Medicare will cut payments to four Baton Rouge-area hospitals and 16 others in Louisiana that posted high rates of infections and other in-hospital complications that might have been avoided.
The Baton Rouge-area hospitals facing the 1 percent payment reduction are Our Lady of the Lake Regional Medical Center, Surgical Specialty Center of Baton Rouge, St. Elizabeth Hospital in Gonzales and Lane Regional Medical Center in Zachary.
This is the second consecutive year that Lake and St. Elizabeth ranked in the bottom 25 percent of the rankings for hospital-acquired conditions.
Those conditions include urinary tract infections associated with catheters, surgical site infections and complications including broken hips and blood clots after surgery.
A year ago, 11 Louisiana hospitals were penalized for being in the bottom 25 percent of the hospital-acquired conditions rankings. Nine of those hospitals were in the bottom 25 percent in the current scoring.
“We have a long way to go. We are slowly making progress, but it’s going to be intensive work with these hospitals to get where we want them to be in the long run,” said Beth Hoover, quality improvement manager with Quality Insights.
Quality Insights Quality Innovation Network is under contract with the federal Centers for Medicare and Medicaid Services to work with medical facilities to reduce hospital-acquired infections.
The Louisiana Hospital Association and other members of the industry have criticized the federal program’s design. Among other things, the program requires that 25 percent of hospitals will always face HAC penalties even if they improve their performance, according to the LHA. That means an individual hospital could improve significantly but still be penalized because it hasn’t caught up to its peers.
St. Elizabeth spokesman Jon Hirsch said the program unfairly penalizes smaller hospitals. “The problem that we have had and that we continue to have is that because we have such low volumes in certain procedures … it makes our percentages look really high,” Hirsch said.
That being said, even one issue for one patient is too many, he said.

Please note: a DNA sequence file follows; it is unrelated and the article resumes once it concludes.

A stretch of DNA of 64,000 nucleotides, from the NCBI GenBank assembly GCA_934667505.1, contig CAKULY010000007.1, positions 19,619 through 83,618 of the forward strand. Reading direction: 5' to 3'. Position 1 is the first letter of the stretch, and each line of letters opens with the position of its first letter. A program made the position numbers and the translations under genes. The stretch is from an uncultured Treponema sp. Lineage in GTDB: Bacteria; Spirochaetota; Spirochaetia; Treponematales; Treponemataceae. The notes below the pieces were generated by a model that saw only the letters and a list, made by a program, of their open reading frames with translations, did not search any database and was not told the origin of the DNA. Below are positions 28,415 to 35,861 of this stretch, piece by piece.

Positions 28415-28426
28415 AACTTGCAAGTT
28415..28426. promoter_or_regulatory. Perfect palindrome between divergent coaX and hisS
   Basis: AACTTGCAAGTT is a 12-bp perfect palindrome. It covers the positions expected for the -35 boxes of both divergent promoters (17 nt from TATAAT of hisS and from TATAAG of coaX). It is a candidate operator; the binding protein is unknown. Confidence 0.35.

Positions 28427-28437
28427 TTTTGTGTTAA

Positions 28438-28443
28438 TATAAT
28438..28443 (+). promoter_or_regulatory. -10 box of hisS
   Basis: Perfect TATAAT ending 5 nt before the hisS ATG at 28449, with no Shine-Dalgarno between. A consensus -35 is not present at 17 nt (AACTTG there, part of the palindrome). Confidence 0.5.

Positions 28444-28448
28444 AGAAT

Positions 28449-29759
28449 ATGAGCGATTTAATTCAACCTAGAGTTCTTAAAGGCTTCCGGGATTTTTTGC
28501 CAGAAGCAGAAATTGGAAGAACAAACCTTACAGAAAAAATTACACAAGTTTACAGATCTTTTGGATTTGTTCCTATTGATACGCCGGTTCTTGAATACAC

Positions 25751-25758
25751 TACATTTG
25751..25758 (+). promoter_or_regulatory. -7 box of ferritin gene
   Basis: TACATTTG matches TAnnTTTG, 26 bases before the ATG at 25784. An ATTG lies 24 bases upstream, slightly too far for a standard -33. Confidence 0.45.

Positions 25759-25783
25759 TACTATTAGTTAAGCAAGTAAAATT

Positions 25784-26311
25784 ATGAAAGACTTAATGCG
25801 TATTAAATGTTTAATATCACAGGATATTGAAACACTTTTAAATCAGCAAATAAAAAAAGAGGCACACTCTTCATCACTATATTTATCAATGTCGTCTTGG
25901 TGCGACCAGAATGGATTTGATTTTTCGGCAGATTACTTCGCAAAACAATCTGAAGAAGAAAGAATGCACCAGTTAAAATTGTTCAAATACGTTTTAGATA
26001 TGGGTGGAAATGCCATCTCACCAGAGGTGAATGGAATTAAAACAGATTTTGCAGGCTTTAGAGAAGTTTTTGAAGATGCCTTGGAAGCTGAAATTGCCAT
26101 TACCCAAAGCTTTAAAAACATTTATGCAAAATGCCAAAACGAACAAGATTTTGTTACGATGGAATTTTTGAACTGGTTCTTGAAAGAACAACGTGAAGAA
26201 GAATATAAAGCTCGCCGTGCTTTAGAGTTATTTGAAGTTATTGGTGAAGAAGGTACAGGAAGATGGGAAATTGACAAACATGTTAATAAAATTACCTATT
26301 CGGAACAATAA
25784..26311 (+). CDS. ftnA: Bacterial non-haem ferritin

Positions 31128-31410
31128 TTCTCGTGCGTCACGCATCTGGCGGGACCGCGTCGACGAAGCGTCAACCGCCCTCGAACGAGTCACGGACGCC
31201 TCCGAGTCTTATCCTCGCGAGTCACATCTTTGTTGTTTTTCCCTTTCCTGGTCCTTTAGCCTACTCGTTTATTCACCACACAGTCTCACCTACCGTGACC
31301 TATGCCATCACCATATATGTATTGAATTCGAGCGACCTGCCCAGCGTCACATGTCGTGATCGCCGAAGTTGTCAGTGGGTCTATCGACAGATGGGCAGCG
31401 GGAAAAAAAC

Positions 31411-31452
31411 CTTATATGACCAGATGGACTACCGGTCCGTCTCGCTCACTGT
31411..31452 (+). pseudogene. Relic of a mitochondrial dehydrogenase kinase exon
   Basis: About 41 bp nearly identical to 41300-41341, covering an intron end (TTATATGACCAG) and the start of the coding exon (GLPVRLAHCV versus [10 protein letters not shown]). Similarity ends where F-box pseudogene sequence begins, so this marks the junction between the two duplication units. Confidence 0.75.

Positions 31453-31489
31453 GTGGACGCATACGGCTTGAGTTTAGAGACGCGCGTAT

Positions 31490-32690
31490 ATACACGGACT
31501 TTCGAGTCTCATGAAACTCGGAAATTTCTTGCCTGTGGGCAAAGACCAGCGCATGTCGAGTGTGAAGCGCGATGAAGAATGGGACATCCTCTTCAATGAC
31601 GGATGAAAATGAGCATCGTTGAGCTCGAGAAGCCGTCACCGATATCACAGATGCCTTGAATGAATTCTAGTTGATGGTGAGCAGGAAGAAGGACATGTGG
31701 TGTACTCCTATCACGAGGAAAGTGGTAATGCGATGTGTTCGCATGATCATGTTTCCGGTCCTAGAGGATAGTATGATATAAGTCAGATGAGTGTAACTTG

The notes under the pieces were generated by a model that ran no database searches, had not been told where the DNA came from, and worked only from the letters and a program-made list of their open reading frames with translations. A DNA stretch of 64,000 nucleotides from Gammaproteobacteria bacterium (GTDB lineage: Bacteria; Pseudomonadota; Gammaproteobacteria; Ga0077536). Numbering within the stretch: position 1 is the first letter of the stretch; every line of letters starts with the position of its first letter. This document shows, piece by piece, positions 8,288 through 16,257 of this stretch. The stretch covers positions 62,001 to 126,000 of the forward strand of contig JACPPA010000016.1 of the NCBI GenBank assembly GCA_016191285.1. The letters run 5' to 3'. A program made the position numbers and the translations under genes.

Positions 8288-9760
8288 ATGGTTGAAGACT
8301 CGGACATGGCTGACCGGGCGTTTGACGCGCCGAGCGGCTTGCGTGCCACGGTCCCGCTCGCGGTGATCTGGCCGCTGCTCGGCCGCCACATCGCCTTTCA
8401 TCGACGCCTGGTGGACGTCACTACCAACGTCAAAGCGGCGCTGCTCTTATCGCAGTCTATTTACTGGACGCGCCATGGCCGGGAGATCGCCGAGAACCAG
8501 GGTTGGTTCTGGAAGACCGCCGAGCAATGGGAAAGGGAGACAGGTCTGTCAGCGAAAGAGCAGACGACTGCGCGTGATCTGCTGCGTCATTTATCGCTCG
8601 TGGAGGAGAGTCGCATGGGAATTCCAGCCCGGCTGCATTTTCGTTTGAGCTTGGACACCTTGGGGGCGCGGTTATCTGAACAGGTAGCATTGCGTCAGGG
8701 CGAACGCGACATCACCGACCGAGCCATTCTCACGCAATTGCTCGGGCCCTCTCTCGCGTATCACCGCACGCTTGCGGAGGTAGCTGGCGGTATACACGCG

Our Lady of the Lake spokeswoman Kelly Zimmerman said the report, based on data from July 2012 to June 2014, doesn’t reflect the improvements the hospital made in the past year.
Some studies, including a recent report in The Journal of the American Medical Association, suggest hospitals like the Lake, which treat sicker patients and serve as referral hospitals for other facilities, are penalized more frequently, Zimmerman said.
However, Lisa McGiffert, director of Consumer Reports’ Safe Patient Project, said the infections and complications represent hospital errors that just should not be happening.
The scores give a broad picture of what’s going on in the hospitals, McGiffert said. It may be that the hospitals facing a second year of penalties are having a difficult time organizing comprehensive safety programs.
The financial impact of the Medicare payment cuts varies among hospitals. For 2013, the Lake took in $126.7 million in Medicare payments, according to its tax filing. A 1 percent cut would have cost it more than $1 million. It reported $840.7 million in total revenue.
St. Elizabeth had $9.2 million in Medicare payments for 2013, according to its tax filing. A 1 percent cut would have been around $92,000. St. Elizabeth reported $87.4 million in total revenue.
Hirsch said he didn’t know the specifics on the penalty, but any cut is not good for any hospital.
Hospitals and industry experts have criticized the penalties for taking away resources the facilities need to improve their performance. Others say the penalties aren’t big enough to change hospitals’ behavior.
“There are many people who say it’s not enough money. For some hospitals, it’s plenty enough to get them motivated,” McGiffert said. “Others, it’s not. But one has to also keep in mind there are other penalty programs that are happening … that put together, we’re talking real money.”
Hospitals face penalties for patients who are readmitted within 30 days of being discharged. Medicare also does not pay if certain medical errors occur, such as operating on the wrong body part or leaving a sponge or instrument in a patient after surgery.
McGiffert said making people aware which hospitals are the bottom performers can lead to change, although it looks like “some sticklers” remain in Louisiana.
Follow Ted Griggs on Twitter, @tedgriggsbr.